Collaborative Learning: The Example of Quizlet

One of the benefits of the internet and world wide web are the opportunities for collaborative learning and work. The distributed structure of the internet mirrors the brain in many ways. While specific parts of the brain are specialized for specific tasks, wide areas of the brain are needed to do just about anything. The interconnectedness of major brain networks are visualized in the following image.

brain_networks

Portions of the internet have also been visualized in similar ways, such as this image produced in 2010 by AT&T Labs.

ATT_internet_map

What does this have to do with collaborative learning?

One example is the site Quizlet.com (I have no affiliation with them). Quizlet is a site billing itself as providing “Simple tools for learning anything. Search millions of study sets or create your own. Improve your grades by studying with flashcards, games and more.”

People can create study sets (digital flashcards) about just about any topic. The site is particularly helpful for middle and high school students who can access content created by others or provide their own content.

Do you need to study vocabulary words for the SAT? There is a study set with words that might appear on the test.

Do you need to study for an AP Psychology test? Here’s a set of terms that might be helpful.

Whether you are lazy and don’t want to create your own study materials, are interested in learning something new, have a big test coming up, or want to help other people, sites like Quizlet provide opportunities for collaborative learning.

Image sources

Hagmann P, Cammoun L, Gigandet X, Meuli R, Honey CJ, Wedeen VJ, Sporns O (2008) Mapping the structural core of human cerebral cortex. PLoS Biology Vol. 6, No. 7, e159.

http://www.research.att.com/export/sites/att_labs/groups/infovis/news/img/ATT_Labs_InternetMap_0730_10.pdf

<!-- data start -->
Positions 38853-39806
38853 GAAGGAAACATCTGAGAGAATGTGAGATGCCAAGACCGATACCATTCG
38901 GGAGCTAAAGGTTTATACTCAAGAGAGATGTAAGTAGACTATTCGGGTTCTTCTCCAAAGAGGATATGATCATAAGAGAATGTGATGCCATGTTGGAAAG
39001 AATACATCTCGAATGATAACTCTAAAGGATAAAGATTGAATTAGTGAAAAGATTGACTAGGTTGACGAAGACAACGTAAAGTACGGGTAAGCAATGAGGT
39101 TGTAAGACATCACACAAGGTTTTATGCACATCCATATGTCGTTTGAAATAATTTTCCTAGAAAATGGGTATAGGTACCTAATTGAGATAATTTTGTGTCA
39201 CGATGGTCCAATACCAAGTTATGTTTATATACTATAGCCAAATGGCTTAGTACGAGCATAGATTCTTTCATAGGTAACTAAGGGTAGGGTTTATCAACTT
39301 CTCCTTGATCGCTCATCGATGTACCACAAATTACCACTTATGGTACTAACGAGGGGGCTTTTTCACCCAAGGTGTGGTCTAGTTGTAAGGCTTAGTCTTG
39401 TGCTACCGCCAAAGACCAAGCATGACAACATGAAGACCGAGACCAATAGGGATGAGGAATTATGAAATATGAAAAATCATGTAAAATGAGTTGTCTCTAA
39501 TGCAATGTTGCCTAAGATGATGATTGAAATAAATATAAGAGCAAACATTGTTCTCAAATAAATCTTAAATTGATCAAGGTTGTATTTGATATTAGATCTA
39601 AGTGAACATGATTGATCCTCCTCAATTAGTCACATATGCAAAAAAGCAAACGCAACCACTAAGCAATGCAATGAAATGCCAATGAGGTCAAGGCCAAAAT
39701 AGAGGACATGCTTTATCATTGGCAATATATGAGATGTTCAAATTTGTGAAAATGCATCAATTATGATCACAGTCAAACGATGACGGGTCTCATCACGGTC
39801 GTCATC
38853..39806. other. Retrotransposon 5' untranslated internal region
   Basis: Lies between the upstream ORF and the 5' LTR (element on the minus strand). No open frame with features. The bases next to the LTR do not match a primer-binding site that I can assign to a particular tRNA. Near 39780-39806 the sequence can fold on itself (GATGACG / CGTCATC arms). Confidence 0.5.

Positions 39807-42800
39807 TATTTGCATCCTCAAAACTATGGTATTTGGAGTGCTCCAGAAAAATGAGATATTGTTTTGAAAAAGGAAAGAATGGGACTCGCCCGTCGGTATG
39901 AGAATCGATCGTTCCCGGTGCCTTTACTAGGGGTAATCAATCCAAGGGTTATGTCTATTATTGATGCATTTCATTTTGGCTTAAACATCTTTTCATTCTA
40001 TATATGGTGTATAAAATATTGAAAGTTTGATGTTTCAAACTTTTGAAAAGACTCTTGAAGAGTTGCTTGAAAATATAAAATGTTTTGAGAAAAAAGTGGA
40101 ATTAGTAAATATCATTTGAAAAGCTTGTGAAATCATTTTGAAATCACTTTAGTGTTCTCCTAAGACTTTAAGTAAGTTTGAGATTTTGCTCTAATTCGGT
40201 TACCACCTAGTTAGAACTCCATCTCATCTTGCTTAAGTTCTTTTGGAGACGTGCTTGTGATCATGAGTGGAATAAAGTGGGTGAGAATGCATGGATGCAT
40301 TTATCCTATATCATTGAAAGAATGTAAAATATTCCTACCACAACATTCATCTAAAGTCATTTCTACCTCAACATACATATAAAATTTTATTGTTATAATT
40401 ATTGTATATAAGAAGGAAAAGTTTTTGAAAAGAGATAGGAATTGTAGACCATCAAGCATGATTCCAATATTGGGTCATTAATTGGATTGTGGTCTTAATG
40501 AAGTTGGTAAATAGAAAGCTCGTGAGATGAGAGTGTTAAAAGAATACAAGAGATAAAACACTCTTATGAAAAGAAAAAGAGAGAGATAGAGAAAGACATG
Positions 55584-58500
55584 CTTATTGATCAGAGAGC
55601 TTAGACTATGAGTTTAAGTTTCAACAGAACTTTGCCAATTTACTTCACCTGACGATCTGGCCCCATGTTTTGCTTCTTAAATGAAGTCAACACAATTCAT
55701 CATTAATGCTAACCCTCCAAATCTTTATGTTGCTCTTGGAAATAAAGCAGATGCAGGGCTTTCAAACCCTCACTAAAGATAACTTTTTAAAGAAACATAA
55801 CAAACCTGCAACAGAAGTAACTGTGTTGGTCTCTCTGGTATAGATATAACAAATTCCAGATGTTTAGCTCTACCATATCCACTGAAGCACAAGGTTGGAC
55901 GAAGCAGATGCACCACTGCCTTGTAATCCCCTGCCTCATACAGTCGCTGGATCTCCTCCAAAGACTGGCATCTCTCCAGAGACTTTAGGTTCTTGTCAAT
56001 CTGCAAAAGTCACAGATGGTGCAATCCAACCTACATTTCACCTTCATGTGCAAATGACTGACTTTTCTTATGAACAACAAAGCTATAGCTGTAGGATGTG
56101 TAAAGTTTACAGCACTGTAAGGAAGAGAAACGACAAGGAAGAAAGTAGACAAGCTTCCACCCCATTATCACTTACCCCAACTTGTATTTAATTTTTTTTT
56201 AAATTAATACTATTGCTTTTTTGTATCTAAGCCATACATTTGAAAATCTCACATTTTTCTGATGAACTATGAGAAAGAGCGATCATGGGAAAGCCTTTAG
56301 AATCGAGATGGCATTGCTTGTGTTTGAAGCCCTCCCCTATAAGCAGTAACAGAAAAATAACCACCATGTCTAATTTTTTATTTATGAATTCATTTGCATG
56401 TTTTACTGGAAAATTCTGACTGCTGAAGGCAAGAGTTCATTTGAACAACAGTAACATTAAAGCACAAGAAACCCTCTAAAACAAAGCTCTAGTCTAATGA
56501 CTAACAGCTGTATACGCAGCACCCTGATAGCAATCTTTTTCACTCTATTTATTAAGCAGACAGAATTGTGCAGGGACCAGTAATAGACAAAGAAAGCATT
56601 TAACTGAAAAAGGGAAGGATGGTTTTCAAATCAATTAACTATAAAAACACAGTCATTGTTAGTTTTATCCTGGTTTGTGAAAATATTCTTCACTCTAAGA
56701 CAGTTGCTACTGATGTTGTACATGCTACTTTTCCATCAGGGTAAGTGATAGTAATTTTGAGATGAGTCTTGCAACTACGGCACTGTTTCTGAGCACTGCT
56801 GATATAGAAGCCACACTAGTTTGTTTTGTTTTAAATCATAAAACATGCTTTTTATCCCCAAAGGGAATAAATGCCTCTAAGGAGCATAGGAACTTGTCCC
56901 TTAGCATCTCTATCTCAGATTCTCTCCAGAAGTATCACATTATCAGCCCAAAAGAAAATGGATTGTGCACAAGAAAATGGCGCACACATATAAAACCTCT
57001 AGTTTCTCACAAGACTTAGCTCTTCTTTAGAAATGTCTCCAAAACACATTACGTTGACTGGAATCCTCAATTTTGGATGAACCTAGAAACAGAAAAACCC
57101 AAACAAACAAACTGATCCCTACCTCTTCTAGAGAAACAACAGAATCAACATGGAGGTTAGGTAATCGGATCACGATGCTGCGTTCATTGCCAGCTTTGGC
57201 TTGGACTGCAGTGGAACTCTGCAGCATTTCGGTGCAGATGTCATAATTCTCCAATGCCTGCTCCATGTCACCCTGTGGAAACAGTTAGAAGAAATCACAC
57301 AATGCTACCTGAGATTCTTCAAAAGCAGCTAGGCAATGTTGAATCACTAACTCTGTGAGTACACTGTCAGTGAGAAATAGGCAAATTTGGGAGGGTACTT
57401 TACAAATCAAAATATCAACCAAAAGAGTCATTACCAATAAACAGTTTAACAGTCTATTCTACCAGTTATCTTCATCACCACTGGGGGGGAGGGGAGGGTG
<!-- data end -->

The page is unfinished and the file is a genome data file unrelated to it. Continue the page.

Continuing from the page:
Memory Problems in Some With Parkinson’s Disease

From a recent news release by Jill Pease at the University of Florida.

Using a combination of neuropsychological testing and brain imaging, University of Florida researchers have discovered that in a group of recently-diagnosed patients with Parkinson’s disease, about one quarter have significant memory problems.

Parkinson’s disease is commonly known as a movement disorder that leads to tremors and muscle rigidity, but there is growing recognition of cognitive problems associated with the disease. One of the most common is slower thinking speed that causes patients to have trouble quickly retrieving information. The UF study identifies a subset of patients who have a different kind of cognitive issue — memory problems, or difficulty learning and retaining new information.

The findings were published July 24 in the journal PLOS ONE.

“While a large proportion of people with Parkinson’s will experience slower thinking speed, which may make them less quick to speak or have difficulty doing two things at once, we now know that there are a subset of individuals with Parkinson’s disease who have memory problems,” said Catherine Price, Ph.D., the study’s senior author and an associate professor in the UF College of Public Health and Health Professions’ department of clinical and health psychology, part of UF Health. “It is important to recognize which people have issues with learning and memory so we can improve diagnostic accuracy and determine if they would benefit from certain pharmaceutical or behavioral interventions.”

For the UF study, 40 people in the early stages of Parkinson’s disease and 40 healthy older adults completed neuropsychological assessments and verbal memory tests.

About half the participants with Parkinson’s disease struggled with an aspect of memory, such as learning and retaining information, or recalling verbal information, said lead author Jared Tanner, Ph.D., an assistant research professor in the UF department of clinical and health psychology who conducted the study as part of his dissertation research for a UF doctoral degree in clinical psychology.

“And then half of those participants, or nearly one quarter of all participants with Parkinson’s, were really having a difficult time consistently with their memory, enough that it would be noticeable to other people,” said Tanner, adding that researchers were encouraged by the fact that most participants in the initial stages of Parkinson’s were not having significant memory problems.

All participants received brain scans, which used new imaging techniques that allowed the scientists to navigate the pathways of white matter fibers, the tissue through which messages travel across the brain. The methodology was developed by the research group ofThomas Mareci, Ph.D., a professor of biochemistry and molecular biology in the UF College of Medicine, and is described in a paper published July 14 in PLOS ONE.